The conversation turned to college and I made the comment "That I wouldn't recommend a college education to anyone for their children now a days because of the expense and the hard time finding a job." One lady said she had a degree but wasn't working in the field.

I made a further comment that if I had a child I'd enroll them in a tech college or skilled trade school, since as I put it, "Hey my auto mechanic makes over $30 an hour and he will never have to look for work. Same with a plumber or an electrician."

There was alot of agreement from the parents.


On a more morbid slant, I regularly read the blog by Selco, over on the SHTF School . Selco is from Bosnia, and lived through the ethnic fighting and civil war there back in the 80s and 90s. He has some sobering recollections for people who think a civil war and such would be fun.

On the post linked above, about what to store for having it to barter in rough times, he said this:

"In the long run, skills were more valuable, simply because you can not “spend“ your skills. If you had medical skills you could expect that people over the time (through the word on the street) will hear that, and that you simply will have opportunities to get something for that skill. I pointed out in an earlier article that when a serious collapse happens, things fall apart around you fiscally, there are no services, so skills for “repairing“ were valuable, and so were technical skills.

Medicines were substituted with home (natural) remedies so knowing that stuff was valuable, making simple cloth pieces was good, and repairing weapons. I knew people who did good because they made very basic cigar holders from wood and empty bullet shell simply because people smoked bad tobacco hand rolled in paper. Skills that made the new reality easier.

Skills were also more safe to trade simply because by attacking and killing you, the attacker cannot take away your skills from you."

Interesting...but the thing that jumps out at me: having your community around you before SHTF. Having relationships that you can fall back on. Having wingmen when you need to trade.

David Trammel's picture

I didn't mean that you shouldn't have those things. Of course living in a situation where the SHTF seriously, like Senco went through in Bosnia, involves more than just having good skills. What I found reassuring was that he said basically the same thing that Greer does, cultivate skills not stockpile supplies.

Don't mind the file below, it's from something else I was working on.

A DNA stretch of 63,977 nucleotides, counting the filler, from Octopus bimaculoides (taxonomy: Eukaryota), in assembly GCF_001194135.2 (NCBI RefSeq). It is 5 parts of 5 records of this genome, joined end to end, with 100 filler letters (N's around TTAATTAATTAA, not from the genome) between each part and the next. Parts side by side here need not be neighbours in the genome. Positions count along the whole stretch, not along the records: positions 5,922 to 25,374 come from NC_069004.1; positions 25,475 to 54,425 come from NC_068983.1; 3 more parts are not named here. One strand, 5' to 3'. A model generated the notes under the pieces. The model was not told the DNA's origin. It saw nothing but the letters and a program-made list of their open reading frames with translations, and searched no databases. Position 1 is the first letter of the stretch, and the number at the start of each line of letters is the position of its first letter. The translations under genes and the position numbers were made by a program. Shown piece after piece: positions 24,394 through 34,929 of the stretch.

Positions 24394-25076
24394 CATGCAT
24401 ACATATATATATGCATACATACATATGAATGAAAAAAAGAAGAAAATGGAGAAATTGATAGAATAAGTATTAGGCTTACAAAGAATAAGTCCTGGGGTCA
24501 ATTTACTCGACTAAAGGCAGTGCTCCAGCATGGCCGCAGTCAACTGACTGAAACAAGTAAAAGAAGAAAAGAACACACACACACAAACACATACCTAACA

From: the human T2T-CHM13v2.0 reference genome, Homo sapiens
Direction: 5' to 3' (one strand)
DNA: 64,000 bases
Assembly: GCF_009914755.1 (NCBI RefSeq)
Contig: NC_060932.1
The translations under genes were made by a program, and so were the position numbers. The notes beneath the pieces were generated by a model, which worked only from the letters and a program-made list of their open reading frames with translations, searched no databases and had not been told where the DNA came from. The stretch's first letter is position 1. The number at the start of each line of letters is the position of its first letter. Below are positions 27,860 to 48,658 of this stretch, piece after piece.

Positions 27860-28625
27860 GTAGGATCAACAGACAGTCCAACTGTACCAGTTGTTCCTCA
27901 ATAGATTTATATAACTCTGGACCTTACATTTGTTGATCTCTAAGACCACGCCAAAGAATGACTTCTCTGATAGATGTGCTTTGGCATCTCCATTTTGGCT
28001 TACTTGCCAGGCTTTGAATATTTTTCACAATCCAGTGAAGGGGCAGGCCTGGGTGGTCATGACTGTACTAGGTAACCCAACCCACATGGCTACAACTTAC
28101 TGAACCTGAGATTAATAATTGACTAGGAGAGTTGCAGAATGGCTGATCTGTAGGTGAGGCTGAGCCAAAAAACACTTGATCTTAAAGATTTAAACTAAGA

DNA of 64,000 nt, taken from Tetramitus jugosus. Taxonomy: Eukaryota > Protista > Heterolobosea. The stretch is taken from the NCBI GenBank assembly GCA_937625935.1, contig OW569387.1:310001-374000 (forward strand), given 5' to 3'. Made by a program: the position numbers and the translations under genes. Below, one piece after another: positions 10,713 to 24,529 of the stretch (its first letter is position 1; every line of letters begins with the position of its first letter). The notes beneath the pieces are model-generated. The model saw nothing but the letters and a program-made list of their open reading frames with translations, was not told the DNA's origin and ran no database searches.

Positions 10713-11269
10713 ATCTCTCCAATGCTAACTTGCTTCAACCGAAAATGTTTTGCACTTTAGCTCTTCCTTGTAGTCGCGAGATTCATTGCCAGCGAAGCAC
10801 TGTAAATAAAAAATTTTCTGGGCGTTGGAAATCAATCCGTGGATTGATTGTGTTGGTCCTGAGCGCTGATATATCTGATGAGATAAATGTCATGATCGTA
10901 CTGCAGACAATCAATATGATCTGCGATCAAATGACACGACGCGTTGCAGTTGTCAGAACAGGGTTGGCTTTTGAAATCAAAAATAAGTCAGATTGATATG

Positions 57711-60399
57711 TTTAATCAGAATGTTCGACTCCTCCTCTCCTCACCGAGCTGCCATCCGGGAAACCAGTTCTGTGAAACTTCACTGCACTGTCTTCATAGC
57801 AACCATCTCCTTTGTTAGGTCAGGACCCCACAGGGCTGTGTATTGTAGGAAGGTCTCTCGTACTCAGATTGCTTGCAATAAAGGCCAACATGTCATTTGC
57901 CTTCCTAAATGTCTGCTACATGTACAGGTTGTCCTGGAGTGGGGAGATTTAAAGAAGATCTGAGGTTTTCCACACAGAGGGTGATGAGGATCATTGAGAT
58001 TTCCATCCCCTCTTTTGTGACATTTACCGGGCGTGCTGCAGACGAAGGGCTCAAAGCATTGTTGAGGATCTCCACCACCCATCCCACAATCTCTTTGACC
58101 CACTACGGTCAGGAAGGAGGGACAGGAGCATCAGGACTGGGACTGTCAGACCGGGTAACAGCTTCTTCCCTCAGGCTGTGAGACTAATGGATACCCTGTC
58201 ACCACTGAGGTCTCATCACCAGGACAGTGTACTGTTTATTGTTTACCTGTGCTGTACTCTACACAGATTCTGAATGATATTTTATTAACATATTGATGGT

I suspect that only a handful of us will ever see a really serious collapse of our local community into a warzone. Instead we will see a slow grinding decrease of what we have come to expect government and business provide now. The smart ones, and those of us who learn green wizardry, will take the time to learn the skills that will take up that decrease and provide for our continuing neccessaries.

Unfortunately it seems like the country has entered a "up step/recovery period" recently, which means that many of the people who don't want to face the decline Greer predicts, will use this temporary period of plenty to argue they don't need to learn the skills and make the changes in their lives that they need to, to survive when things get tight again.

I have been bingeing on Amy Chua books. Right now I am reading World on Fire: How Exporting Free Market Democracy Breeds Ethnic Hatred and Global Instability.  It's an eye-opening book on how and why SHTF. And right now I don't think it's useful to compare the US with Bosnia or Venezuela. Most of the major SHTF events in recent memory have been caused by an impoverished ethic majority turning on a miniscule but hugely wealthy ethnic minority. There's no doubt that we may be facing a white majority turning on ethnic minorities in this country if the economy tanks, but that's  a different scenario.

I have been rethinking A LOT about recent history, but  don't have time right now to write it all out. I've been without internet for almost a week, and I only get an hour or two at McDonald's in the evening. I think I will have to type out stuff in a text file and cut and paste into GW.